Firm-Specific Capital and the New Keynesian Phillips Curve
Michael Woodford ()
International Journal of Central Banking, 2005, vol. 1, issue 2
A relation between inflation and the path of average marginal cost (often measured by unit labor cost) implied by the Calvo (1983) model of staggered pricing - sometimes referred to as the "New Keynesian" Phillips curve - has been the subject of extensive econometric estimation and testing. Standard theoretical justifications of this form of aggregate-supply relation, however, either assume (1) the existence of a competitive rental market for capital services, so that the shadow cost of capital services is equated across firms and sectors at all points in time, despite the fact that prices are set at different times, or (2) that the capital stock of each firm is constant, or at any rate exogenously given, and so independent of the firm’s pricing decision. But neither assumption is realistic. The present paper examines the extent to which existing empirical specifications and interpretations of parameter estimates are compromised by reliance on either of these assumptions.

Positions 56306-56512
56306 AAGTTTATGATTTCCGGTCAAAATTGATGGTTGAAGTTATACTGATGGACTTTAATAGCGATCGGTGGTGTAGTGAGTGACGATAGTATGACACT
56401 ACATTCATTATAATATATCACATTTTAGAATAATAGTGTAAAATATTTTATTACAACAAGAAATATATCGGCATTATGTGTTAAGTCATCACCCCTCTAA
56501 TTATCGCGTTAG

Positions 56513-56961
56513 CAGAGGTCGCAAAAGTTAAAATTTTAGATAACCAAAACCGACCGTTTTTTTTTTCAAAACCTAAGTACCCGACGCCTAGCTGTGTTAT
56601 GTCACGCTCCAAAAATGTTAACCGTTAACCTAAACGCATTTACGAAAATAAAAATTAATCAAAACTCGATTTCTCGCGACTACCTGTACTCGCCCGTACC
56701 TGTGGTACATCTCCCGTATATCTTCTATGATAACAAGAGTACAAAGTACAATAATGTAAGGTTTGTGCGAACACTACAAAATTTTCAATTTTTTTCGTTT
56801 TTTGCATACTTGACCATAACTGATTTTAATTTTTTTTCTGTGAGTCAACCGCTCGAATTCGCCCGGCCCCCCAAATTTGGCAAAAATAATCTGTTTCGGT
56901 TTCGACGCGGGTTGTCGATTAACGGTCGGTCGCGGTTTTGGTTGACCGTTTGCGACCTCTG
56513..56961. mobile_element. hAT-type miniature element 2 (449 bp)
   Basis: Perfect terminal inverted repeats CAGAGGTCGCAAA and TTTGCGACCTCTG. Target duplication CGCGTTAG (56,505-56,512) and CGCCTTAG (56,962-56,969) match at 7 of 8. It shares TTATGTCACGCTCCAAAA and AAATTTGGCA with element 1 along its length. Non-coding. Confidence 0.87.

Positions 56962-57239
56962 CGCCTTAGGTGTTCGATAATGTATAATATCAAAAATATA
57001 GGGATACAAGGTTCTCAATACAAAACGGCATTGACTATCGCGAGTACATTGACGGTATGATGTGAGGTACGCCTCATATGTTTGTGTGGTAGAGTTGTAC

JEL-codes: E30 (search for similar items in EconPapers)
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Working Paper: Firm-Specific Capital and the New-Keynesian Phillips Curve (2005)
Working Paper: Firm-Specific Capital and the New Keynesian Phillips Curve (2005)
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Persistent link: https://EconPapers.repec.org/RePEc:ijc:ijcjou:y:2005:q:3:a:1
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